I agree, it is easier for people to relate with a hero with some kind of tragic background. Even from the developer’s perspective, it is easier to compose the story if the main character had a significant traumatic experience in the past. However, I do believe it is possible to create an appealing hero without tragedy.

 

However, although it’s fairly common, I do like it when a kid who was originally weak goes through hardship and grows up to be a strong character that can stand up against great evil.

 

Caucasus is an Innocent Grey game that doesn’t necessarily involve tragedy, in that you do have the option of saving the heroine, should you choose to do so… and most people would, I think. So why not make more games with that choice available?

 

Innocent Grey’s main attraction is hopeless tragedy, lol.

 

How do you deal with working on such tragic stories all the time? Doesn’t it ever get depressing, to the point that you want to create something happier, just to remind yourself that not everything in life is about loss?

 

Moe games and happy stories are all over the place in the market, so I don’t think I would like to make one, lol.

 

RPGs are a popular genre in Japan, and are often a genre that focuses on storytelling, like visual novels. As a studio that makes visual novels, what do you think the most influential RPGs of the last few years have been?

 

The Megami Tensei and Persona series.

 

The first Kara no Shoujo had a memo pad system. Are there any game-like aspects to Kara no Shoujo 2?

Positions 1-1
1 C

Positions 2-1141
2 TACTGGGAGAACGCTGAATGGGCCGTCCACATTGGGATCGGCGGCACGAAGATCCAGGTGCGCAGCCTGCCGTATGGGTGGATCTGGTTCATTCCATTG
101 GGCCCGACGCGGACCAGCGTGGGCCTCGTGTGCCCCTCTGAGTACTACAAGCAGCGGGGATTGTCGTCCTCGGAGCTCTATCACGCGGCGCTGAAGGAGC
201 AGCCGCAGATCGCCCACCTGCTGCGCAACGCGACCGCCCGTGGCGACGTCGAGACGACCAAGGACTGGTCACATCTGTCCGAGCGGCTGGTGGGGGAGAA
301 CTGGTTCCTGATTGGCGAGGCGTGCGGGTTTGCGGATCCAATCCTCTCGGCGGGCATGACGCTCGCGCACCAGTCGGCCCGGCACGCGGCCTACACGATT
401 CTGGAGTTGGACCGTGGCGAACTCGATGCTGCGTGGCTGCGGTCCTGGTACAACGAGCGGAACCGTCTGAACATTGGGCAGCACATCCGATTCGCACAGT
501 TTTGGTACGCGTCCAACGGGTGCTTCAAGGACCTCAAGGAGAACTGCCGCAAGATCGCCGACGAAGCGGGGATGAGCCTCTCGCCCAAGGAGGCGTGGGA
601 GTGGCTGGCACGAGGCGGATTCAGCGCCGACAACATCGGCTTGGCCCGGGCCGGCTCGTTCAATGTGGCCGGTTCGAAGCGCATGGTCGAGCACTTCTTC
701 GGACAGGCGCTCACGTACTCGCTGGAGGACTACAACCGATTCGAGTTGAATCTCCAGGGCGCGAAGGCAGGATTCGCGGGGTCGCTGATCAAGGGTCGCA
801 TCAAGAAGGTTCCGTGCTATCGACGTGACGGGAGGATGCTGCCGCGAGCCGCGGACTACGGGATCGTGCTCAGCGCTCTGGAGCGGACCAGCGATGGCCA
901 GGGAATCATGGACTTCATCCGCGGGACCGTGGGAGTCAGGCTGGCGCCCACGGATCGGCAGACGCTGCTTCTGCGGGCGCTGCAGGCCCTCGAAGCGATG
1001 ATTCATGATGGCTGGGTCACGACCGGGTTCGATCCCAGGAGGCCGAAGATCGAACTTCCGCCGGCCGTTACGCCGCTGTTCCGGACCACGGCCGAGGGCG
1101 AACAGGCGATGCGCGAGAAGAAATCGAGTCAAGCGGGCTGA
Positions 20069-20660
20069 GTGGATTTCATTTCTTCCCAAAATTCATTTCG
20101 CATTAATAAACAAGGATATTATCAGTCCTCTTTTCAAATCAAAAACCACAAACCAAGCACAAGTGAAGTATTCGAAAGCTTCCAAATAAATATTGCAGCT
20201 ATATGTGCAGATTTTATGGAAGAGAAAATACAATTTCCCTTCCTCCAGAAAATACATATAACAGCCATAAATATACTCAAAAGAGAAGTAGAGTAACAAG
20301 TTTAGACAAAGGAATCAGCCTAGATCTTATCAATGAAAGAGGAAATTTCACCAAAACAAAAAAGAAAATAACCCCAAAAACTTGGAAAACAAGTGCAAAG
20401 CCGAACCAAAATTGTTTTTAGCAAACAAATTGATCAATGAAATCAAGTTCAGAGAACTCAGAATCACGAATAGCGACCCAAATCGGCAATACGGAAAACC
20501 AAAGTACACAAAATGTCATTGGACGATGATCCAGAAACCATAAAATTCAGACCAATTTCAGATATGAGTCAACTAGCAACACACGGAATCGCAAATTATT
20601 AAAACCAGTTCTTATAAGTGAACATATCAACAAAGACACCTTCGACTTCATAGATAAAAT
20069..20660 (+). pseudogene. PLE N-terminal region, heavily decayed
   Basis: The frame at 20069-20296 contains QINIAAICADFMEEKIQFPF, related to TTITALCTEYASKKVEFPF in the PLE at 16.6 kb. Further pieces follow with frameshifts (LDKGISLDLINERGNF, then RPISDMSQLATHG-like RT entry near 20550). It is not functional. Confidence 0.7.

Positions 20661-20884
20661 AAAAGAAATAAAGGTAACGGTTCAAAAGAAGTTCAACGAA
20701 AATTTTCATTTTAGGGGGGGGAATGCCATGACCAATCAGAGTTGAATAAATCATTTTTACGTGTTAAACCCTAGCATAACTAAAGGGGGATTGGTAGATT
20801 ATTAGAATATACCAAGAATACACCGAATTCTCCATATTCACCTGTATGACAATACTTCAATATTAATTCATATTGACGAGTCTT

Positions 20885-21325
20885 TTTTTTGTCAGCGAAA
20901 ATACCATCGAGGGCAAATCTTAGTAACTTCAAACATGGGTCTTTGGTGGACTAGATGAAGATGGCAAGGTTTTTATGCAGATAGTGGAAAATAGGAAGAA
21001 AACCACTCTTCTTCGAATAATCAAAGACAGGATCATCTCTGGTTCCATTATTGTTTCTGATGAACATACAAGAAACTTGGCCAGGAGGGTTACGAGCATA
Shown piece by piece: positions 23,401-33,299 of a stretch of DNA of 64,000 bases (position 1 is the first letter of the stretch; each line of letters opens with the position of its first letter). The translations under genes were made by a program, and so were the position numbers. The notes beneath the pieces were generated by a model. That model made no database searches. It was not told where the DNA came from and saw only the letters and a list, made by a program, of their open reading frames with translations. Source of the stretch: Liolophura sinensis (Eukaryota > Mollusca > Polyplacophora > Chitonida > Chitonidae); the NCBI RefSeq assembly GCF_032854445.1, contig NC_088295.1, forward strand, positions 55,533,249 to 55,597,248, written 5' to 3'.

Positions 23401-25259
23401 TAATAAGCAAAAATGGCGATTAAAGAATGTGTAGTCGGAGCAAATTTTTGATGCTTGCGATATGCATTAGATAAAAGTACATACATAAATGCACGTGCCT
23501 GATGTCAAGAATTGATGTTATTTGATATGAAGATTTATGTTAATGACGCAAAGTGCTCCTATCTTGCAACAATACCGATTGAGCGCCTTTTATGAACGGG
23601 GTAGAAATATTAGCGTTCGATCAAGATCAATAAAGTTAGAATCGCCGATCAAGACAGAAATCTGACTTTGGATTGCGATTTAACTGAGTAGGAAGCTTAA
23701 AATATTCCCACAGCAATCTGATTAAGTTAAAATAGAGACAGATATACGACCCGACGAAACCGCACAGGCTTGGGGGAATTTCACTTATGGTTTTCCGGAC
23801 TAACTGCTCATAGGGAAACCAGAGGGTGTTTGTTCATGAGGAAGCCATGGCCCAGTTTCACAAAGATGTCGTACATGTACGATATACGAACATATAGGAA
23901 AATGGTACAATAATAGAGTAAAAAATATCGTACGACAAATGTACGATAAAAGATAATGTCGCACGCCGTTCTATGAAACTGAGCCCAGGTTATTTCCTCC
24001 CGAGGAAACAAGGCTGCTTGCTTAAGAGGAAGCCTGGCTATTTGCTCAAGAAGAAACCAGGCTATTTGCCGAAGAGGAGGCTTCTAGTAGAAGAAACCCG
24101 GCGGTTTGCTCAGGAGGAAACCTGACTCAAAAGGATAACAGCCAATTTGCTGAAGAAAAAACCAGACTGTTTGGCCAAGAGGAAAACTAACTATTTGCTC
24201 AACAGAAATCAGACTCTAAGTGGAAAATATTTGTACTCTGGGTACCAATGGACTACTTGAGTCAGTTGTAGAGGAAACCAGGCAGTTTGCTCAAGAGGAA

Rest assured, those systems are basically inherited in the second game as well.

 

You aren’t bringing just Kara no Shoujo 2 over this time, but Cartagra as well. Since Cartagra was your very first game, what differences would you like people to look out for between it and your later games?

 

Since the rating restriction has become stricter nowadays, there are some nice grotesque moments [in Cartagra] that can’t be seen in recent games.

 

When we first spoke with you two years ago, you told us that Innocent Grey’s strengths was working within the adults market, with regard to violence and horrific imagery. Do you feel this is still the case, and do you ever intend to try and branch out to a wider audience?

 

Nope. I’m not interested in something that is already abundunt in the market, so we will continue to make something that only we can make, and would like to make.

 

What’s the current visual novel market like in Japan? What are the challenges you face on a regular basis, especially since Innocent Grey doesn’t make the kind of games that you can really merchandise with figurines and card games and things? How does the company survive and keep paying its staff?

 

It looks like the entire market is having difficulty. Since we are running two game brands simultaneously [in Noesis and Innocent Grey] to reduce development costs, we are able to stay afloat for now.  Although we’ve chosen a niche genre, it’s encouraging that we have a certain number of fans.

 

This is more of a personal question, but what kind of games are the staff at Innocent Grey interested in? And do the games you enjoy influence your work or do they act as more of a way to help you kick back and relax?

 

Since I receive a lot of stimulation from playing other kinds of games, I am willing to try out games that interest me as much as I can. I previously stated that I like the games that Atlus makes, so I play a lot from them. The Megami Tensei series where I can choose to be lawful or chaotic is especially my favorite.

 

Images sourced from VNDB.org.